Electron probe X-ray microanalysis of intact pathway for human aqueous humor outflow

Research output: Contribution to journalResearch articleContributedpeer-review


  • Charles W McLaughlin - , University of Otago (Author)
  • Mike O Karl - , University of Pennsylvania Perelman School of Medicine (Author)
  • Sylvia Zellhuber-McMillan - (Author)
  • Zhao Wang - (Author)
  • Chi Wai Do - (Author)
  • Chi Ting Leung - (Author)
  • Ang Li - (Author)
  • Richard A Stone - (Author)
  • Anthony D C Macknight - (Author)
  • Mortimer M Civan - (Author)


Intraocular pressure (IOP) is regulated by the resistance to outflow of the eye's aqueous humor. Elevated resistance raises IOP and can cause glaucoma. Despite the importance of outflow resistance, its site and regulation are unclear. The small size, complex geometry, and relative inaccessibility of the outflow pathway have limited study to whole animal, whole eye, or anterior-segment preparations, or isolated cells. We now report measuring elemental contents of the heterogeneous cell types within the intact human trabecular outflow pathway using electron-probe X-ray microanalysis. Baseline contents of Na(+), K(+), Cl(-), and P and volume (monitored as Na+K contents) were comparable to those of epithelial cells previously studied. Elemental contents and volume were altered by ouabain to block Na(+)-K(+)-activated ATPase and by hypotonicity to trigger a regulatory volume decrease (RVD). Previous results with isolated trabecular meshwork (TM) cells had disagreed whether TM cells express an RVD. In the intact tissue, we found that all cells, including TM cells, displayed a regulatory solute release consistent with an RVD. Selective agonists of A(1) and A(2) adenosine receptors (ARs), which exert opposite effects on IOP, produced similar effects on juxtacanalicular (JCT) cells, previously inaccessible to functional study, but not on Schlemm's canal cells that adjoin the JCT. The results obtained with hypotonicity and AR agonists indicate the potential of this approach to dissect physiological mechanisms in an area that is extremely difficult to study functionally and demonstrate the utility of electron microprobe analysis in studying the cellular physiology of the human trabecular outflow pathway in situ.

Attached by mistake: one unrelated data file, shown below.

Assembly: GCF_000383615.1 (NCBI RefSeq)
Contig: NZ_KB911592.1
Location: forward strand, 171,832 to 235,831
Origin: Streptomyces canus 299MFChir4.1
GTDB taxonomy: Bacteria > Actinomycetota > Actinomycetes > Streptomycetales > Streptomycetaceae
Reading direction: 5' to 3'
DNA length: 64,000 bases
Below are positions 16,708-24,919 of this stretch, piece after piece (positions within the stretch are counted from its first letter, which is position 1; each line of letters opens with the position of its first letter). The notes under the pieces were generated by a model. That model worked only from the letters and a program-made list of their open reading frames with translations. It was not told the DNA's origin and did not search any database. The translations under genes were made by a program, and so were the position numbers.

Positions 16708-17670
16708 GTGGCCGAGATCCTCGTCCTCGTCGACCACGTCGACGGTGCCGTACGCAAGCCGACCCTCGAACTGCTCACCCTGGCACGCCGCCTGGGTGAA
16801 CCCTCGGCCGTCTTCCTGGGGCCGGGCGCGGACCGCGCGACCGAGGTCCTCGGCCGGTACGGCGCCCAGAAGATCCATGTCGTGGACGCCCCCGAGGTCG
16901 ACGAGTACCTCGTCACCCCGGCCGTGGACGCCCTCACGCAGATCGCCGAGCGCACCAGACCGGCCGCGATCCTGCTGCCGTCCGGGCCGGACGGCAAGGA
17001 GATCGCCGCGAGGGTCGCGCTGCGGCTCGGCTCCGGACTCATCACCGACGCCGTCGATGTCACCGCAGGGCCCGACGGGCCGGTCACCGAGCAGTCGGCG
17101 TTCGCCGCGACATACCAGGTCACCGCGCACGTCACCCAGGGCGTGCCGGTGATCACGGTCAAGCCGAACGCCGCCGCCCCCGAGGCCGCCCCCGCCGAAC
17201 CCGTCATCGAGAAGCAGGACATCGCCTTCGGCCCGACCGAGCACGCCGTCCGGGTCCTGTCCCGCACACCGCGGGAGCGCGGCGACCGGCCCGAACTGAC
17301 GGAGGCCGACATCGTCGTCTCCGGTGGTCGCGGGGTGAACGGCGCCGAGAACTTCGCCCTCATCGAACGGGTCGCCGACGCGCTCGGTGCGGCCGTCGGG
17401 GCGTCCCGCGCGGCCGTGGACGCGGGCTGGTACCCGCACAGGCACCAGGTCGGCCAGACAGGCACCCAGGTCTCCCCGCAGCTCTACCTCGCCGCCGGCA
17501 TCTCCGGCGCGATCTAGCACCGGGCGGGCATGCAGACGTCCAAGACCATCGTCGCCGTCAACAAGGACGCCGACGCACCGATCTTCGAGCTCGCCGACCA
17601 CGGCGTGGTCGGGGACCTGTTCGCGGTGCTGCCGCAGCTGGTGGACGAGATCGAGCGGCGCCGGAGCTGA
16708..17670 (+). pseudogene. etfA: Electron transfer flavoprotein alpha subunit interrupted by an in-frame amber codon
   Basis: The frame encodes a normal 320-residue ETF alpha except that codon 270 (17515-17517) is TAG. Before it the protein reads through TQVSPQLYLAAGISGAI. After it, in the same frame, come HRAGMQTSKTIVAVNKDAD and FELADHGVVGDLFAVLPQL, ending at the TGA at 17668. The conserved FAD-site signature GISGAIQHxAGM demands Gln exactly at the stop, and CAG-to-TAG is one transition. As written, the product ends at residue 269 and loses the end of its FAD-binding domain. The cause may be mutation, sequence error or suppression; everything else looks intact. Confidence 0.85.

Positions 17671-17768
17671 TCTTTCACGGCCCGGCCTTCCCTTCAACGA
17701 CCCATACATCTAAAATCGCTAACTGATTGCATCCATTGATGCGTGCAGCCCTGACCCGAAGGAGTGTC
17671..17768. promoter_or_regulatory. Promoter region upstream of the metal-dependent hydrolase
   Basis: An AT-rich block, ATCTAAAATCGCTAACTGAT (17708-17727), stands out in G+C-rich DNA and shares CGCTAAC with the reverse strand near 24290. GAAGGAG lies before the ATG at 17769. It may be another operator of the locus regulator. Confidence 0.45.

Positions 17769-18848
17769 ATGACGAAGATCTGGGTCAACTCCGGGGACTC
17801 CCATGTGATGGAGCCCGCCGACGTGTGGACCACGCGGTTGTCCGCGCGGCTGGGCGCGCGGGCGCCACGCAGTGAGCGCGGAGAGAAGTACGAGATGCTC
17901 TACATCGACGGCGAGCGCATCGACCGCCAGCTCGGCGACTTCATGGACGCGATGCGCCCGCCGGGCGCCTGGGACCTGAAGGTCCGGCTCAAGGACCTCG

Original languageEnglish
Pages (from-to)C1083-91
Journal American journal of physiology / publ. by the American Physiological Society
Issue number5
Publication statusPublished - Nov 2008
Externally publishedYes

External IDs

PubMedCentral PMC2584983
Scopus 57349162236
ORCID /0000-0002-0926-6556/work/150884373



  • Adenosine/analogs & derivatives, Adenosine A1 Receptor Agonists, Adenosine A2 Receptor Agonists, Aqueous Humor/metabolism, Cell Size, Chlorides/metabolism, Electron Probe Microanalysis, Enzyme Inhibitors/pharmacology, Feasibility Studies, Humans, Hypotonic Solutions, Intraocular Pressure, Norbornanes/pharmacology, Osmotic Pressure, Ouabain/pharmacology, Phenethylamines/pharmacology, Phosphorus/metabolism, Potassium/metabolism, Receptor, Adenosine A1/metabolism, Receptors, Adenosine A2/metabolism, Sodium/metabolism, Sodium-Potassium-Exchanging ATPase/antagonists & inhibitors, Trabecular Meshwork/cytology